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What To Do For Arthritis In Ankle

Other Causes Of Foot Pain

8 Exercises for Ankle Arthritis and Pain

Pain in the foot can be a consequence of damage, pressure or rubbing over a long period of time.

Wearing badly fitting shoes, pregnancy, injury, or putting too much strain through specific parts of your foot can all cause changes in the shape of your feet. Often, these changes are painful and can affect your ability to do things.

Sometimes, its our choice of shoes that has the biggest impact on the structure of our feet and the problems we develop, such as:


Corns are raised areas of hard, knobbly skin which develop where calluses have been left untreated. They often cause a burning sensation. A corn is a permanent change to your foot which will need care and management to stop it becoming too painful. You can manage corns by gently filing or pumicing them each week. You should never cut the skin with a blade.

Corns and calluses will usually grow back within four to six weeks unless you reduce the pressure on the area. Wearing softer, roomier footwear and placing a cushioned pad over the corn or callus can help.


A neuroma causes sudden shooting, stabbing, or burning pain. Most commonly it affects the third and fourth toes and the ball of your foot. It can feel like there is a small stone under your foot and your toes may become numb or tingly. It is caused by a damaged or irritated nerve and often becomes more painful over time. It is also known as Mortons neuroma and can be made worse by:


Clawed, mallet, retracted and hammer toes


When Should I Call My Doctor About Ankle Pain

  • Ankle pain is severe or doesnt go away after two to three days of at-home treatment.
  • Pain and swelling come on suddenly.
  • The area is red or warm to the touch, or you have a fever, which could be a sign of infection.
  • You cant put weight on your ankle.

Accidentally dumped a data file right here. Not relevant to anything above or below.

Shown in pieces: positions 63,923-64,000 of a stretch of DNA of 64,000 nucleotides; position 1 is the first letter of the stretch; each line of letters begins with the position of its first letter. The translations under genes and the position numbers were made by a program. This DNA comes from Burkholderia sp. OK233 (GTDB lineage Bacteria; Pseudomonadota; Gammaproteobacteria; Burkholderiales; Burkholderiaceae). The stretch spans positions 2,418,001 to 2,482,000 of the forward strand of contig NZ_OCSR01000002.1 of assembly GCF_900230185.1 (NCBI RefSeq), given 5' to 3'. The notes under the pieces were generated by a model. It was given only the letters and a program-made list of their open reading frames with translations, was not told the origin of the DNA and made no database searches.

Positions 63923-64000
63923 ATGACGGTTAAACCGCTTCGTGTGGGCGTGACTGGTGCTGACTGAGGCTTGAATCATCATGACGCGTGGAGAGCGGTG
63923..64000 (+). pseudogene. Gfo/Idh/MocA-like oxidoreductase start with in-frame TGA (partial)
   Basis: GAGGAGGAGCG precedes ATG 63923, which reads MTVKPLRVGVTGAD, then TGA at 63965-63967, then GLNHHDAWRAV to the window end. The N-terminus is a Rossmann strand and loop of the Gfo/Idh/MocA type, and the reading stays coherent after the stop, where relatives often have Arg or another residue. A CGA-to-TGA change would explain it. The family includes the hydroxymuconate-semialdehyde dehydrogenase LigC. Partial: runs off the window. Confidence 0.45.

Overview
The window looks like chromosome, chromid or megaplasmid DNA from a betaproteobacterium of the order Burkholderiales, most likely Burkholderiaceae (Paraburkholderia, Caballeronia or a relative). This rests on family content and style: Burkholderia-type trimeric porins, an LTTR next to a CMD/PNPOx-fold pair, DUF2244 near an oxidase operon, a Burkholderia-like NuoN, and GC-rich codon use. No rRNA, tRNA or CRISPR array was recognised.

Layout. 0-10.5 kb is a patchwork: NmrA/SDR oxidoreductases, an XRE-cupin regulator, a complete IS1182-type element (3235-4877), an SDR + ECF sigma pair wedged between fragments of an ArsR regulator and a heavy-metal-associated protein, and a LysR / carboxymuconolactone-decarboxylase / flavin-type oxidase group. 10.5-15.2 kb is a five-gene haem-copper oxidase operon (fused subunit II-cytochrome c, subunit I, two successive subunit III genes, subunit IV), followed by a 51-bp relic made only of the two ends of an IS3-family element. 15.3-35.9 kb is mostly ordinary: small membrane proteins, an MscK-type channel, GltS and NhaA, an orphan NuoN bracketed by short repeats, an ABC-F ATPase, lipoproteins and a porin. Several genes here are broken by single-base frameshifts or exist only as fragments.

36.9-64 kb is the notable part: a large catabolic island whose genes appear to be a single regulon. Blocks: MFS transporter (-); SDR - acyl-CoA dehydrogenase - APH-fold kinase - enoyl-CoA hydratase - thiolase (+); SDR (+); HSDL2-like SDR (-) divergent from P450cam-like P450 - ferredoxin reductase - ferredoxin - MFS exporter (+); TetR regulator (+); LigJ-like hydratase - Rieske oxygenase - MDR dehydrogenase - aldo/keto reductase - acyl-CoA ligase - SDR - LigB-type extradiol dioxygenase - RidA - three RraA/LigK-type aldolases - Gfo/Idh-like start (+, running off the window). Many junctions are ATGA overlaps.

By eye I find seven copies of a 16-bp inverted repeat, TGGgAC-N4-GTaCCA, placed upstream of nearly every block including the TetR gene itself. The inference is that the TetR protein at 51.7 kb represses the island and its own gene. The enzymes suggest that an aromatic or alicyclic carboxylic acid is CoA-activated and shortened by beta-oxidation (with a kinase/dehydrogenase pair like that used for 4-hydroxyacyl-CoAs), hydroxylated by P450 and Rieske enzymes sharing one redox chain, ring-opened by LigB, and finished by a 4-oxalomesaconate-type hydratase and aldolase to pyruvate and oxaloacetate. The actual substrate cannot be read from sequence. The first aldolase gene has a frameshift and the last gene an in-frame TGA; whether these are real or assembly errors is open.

A note from Cleveland Clinic

Ankle pain is a symptom of many injuries and conditions. Swelling, stiffness and pain can make walking difficult or impossible. Most ankle injuries get better with treatments you can do at home, such as elevating your foot and getting plenty of rest. Ankle pain doesnt usually require surgery. If the pain is severe, you have a lot of swelling or the pain doesnt go away after a few days, see your provider. Several noninvasive treatments can help you get back on your feet.

  • American Academy of Orthopaedic Surgeons. Sprained Ankle. Accessed 11/16/2020.
  • American Academy of Orthopaedic Surgeons. Arthritis of the Foot and Ankle. Accessed 11/16/2020.
  • American College of Foot and Ankle Surgeons. Ankle Pain. Accessed 11/16/2020.
  • Merck Manuals. Ankle Fractures. Accessed 11/16/2020.
  • Arthritis Foundation. Ankle Pain. Accessed 11/16/2020.
  • American Orthopaedic Foot & Ankle Society. Chronic Lateral Ankle Pain. Accessed 11/16/2020.

Cleveland Clinic is a non-profit academic medical center. Advertising on our site helps support our mission. We do not endorse non-Cleveland Clinic products or services.Policy

Examining Arthritis Of The Ankle:

  • Cartilage investigation: Cartilage, forming the joint-space in the x-ray image, is the lubricating layer between the bony parts of the joint.
  • Bone tissue beneath the cartilage.
  • Ligaments and tendons guiding the joint.
  • Stress axis and defective positions of the bones of the foot
  • Connective-tissue membrane .

The term arthritis is a collective term for signs of wear in joints.

Similar to the term “stomachache” not stating the cause of the pain, “arthritis of the ankle” also makes no indications of the specific cause of the joint disease. However, the physician is often able to determine the cause of the ailment. This could for example be a loose body, a misalignment of the leg axis or a ligament injury.